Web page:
28 September

Character Bibles - Writer's Block Solution...

Courtesy Pixel Curse

On this site, I've touched on character development before — How Long Have You Spent with Your Characters? — but I've not covered the issue enough, as per my experience completing books.

New fiction book writers often feel they are in a race with other writers — their first mistake.

Every book has its own timeframe, and if you create and maintain a writing schedule, that book will get done. If you try to rush through the process, there will be a lack of knowledge on what and how to write that will create undue stress, that will lead to writer's block, often having that writer abandon the project altogether.

Sound familiar, peeps?

There's one, and only one, solution to this problem: STOP writing. START filling out Character Bibles.

  • Do you know what they are?
  • Have you filled them out?
  • Have you taken the time to truly get to know your literary peeps, because in terms of your story, they ARE real people, you know.

Now, I'm NOT talking wasting time, playing with worksheet to avoid writing. I'm talking that before you even write one word, you've allowed yourself TIME to acclimate to/get to know these people, so much so that the prose/dialogue/action virtually writes itself. 

Yes, I'm not kidding here. If you know your characters deeply enough, and the book will write itself.

Returning to that harried newbie scribe scenario...

So, because our newbie writer is worried about keeping up with the literary Jones's, they plunge into the manuscript knowing next to nothing about the people who will carry this tale. Don't let so-called experts fool you. Stories are about people, not about plot. Yes, in action adventure tales, the locales, the events drive the narrative, but even in those books, it's about the unique traits of those characters that give life to the tale.

Ergo... not knowing the characters = not knowing the story = not having the foggiest what to write = Writer's Block. (Don't you just WUV how I'm a genius with literary calculus? Please tell my Grade 11 math teacher, won't you? ;-) )

HOMEWORK No. 1: go online and find yourself a GOOD bible worksheet. 

For my last two novels, I've used story consultant, Lara Willard's worksheet, which I believe is one of the best out there. It's two-sided, and covers all the areas needed to fill out your character's personality (click the link below to send you to her page to download the PDF worksheets). If I have several main characters, I'll research online for a photo that is like what my mind's eye sees in that character, and I'll attach it to Lara's worksheet. Once you've filled out this form, honestly, and completely, and sit with those character traits in your mind for a few weeks/months, there won't be much you won't know about your book peeps. In my last novel, I had SIX main characters, and Lara's worksheet was invaluable to get me to write authentically and uniquely about each one.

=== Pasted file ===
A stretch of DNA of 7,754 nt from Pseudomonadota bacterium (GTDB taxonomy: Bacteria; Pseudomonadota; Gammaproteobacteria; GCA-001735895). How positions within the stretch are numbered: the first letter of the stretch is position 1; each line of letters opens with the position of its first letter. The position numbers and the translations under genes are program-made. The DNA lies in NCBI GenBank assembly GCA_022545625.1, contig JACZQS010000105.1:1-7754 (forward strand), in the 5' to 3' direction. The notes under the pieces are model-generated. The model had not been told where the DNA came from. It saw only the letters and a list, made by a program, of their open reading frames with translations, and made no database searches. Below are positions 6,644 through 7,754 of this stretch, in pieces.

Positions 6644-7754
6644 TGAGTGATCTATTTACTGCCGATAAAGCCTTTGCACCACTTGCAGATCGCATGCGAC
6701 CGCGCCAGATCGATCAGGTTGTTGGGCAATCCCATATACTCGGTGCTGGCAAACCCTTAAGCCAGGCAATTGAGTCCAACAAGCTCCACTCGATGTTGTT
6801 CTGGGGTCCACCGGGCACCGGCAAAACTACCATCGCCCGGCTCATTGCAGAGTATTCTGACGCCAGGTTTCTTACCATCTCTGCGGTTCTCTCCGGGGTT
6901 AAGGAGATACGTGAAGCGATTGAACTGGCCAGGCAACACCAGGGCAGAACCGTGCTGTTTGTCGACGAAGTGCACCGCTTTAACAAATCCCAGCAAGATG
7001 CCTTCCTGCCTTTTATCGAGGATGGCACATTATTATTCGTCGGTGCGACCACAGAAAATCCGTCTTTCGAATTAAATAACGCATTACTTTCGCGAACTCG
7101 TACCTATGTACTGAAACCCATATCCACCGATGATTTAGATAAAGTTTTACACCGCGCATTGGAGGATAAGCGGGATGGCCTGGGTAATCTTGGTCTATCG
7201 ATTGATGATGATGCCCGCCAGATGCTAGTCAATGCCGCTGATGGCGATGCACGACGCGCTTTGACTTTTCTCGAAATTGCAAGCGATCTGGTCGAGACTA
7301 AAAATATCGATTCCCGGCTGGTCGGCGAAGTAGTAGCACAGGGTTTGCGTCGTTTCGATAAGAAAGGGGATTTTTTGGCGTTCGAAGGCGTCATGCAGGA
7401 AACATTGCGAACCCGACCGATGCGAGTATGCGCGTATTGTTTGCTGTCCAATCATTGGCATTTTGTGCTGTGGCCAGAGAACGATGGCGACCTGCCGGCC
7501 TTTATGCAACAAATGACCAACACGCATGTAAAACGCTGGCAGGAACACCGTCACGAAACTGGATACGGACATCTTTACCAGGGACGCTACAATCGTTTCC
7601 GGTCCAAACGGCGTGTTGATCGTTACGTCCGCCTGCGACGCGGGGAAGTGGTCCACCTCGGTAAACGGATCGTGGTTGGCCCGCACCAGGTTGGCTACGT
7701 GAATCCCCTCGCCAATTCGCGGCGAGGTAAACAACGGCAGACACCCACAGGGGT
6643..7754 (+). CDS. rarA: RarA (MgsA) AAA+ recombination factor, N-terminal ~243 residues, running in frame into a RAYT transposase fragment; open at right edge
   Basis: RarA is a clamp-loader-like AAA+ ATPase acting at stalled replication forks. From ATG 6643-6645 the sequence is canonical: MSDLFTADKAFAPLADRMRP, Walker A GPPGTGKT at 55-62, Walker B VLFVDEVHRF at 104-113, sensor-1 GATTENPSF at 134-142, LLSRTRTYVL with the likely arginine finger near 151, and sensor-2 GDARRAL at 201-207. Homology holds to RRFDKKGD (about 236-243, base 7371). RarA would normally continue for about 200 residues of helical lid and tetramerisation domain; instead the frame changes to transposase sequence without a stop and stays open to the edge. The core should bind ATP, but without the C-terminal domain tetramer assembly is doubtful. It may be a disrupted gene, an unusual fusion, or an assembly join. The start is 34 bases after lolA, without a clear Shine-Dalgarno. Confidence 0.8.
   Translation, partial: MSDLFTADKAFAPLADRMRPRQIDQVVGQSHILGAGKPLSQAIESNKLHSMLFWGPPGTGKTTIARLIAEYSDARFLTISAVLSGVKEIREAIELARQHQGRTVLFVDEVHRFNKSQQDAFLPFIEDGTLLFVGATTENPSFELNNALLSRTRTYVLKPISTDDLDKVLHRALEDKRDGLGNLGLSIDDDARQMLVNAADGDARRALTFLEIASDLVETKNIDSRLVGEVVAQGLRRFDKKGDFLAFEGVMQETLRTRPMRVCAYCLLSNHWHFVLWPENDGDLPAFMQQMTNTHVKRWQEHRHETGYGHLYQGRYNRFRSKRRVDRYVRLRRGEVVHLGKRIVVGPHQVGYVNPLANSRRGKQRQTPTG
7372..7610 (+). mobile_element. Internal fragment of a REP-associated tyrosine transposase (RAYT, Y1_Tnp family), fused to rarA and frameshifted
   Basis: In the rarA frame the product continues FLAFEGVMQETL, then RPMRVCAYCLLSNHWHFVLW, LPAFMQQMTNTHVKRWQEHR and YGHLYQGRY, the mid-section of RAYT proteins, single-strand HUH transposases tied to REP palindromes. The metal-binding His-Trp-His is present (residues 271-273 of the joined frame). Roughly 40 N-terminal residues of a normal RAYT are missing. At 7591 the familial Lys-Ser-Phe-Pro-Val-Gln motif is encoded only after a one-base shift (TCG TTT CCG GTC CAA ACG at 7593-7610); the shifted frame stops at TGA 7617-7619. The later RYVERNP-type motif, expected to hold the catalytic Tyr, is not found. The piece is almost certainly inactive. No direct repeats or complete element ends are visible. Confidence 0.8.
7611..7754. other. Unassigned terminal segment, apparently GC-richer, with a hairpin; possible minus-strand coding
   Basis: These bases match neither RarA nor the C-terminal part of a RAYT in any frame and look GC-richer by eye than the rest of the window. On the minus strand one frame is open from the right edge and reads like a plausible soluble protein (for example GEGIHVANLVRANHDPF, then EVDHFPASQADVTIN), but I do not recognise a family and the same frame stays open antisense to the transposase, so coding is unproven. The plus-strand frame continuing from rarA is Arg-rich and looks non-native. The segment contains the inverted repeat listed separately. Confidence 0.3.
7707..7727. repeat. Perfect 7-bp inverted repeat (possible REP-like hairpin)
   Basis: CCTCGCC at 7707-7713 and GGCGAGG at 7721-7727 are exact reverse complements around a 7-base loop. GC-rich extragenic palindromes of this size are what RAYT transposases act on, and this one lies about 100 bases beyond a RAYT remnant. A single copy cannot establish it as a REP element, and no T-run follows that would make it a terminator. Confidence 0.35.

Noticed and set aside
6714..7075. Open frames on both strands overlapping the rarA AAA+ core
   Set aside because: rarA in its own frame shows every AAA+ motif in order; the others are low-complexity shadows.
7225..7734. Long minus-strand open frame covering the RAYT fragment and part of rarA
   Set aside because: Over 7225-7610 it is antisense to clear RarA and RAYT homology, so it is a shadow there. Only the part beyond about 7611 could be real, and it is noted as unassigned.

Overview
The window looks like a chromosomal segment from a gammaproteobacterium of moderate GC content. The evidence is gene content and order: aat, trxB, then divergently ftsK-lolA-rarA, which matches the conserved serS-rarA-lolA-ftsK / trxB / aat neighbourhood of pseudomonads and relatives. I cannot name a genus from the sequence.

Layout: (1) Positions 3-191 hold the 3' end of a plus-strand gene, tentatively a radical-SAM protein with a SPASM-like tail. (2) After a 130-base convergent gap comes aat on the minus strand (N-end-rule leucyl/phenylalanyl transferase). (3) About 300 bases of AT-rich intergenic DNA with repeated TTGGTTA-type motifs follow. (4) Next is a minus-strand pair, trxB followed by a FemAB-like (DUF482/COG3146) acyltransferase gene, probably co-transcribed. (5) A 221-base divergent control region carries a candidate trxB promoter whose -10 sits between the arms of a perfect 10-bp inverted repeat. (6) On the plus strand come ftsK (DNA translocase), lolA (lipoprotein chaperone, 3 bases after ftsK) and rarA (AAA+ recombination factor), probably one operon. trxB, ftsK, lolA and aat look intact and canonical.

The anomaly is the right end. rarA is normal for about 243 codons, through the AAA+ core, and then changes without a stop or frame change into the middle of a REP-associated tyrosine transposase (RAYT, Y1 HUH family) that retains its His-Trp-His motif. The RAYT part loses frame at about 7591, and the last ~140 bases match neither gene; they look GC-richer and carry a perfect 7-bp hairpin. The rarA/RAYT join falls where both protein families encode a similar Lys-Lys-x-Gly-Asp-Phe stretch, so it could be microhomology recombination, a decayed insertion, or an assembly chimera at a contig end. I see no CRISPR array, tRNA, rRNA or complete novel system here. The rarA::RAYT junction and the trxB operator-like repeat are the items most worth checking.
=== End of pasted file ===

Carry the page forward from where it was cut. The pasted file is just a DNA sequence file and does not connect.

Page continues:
Lara's Character Bible Worksheet

HOMEWORK No. 2: Once you've downloaded your favorite worksheet, begin to fill it out. Research for the correct and full answers. Write down what you know now, but don't worry if along the writing process, some details change. It can happen. It's happened with my characters as I get to know them better over time.

TAKE THE TIME NEEDED to know these people, for if you skip this process, your brain will not know what to write. It's as simple as that. If you do take that time, and you know these people inside and out, I guarantee you your fingers won't keep up with your thoughts, and virtually every sentence you write will be legit, authentic, unique and vibrant, needing very little edit at draft end.

Book writing is NOT a race. Please drill that into your self-conscious new writer head.

  • Each writer has a speed. 
  • Each book has a speed, too. 
  • And characters will formulate in front of your eyes at their OWN pace, as well.

Don't skip this process. Don't use it as an excuse not to write, either. But do the work, NOW, to save you writing heartache later. By slowing down and doing the necessary backstory work, you'll actually finish your book sooner. Seriously. Not all you know about your characters will end up in the book, but that knowledge will help you craft rich, deeply moving prose that your readers will appreciate.

Once you've acclimated to their world, then, and only then, begin to write. You do this, and you'll end up saying to me, "Writer's Block? Never heard of it." ;-)

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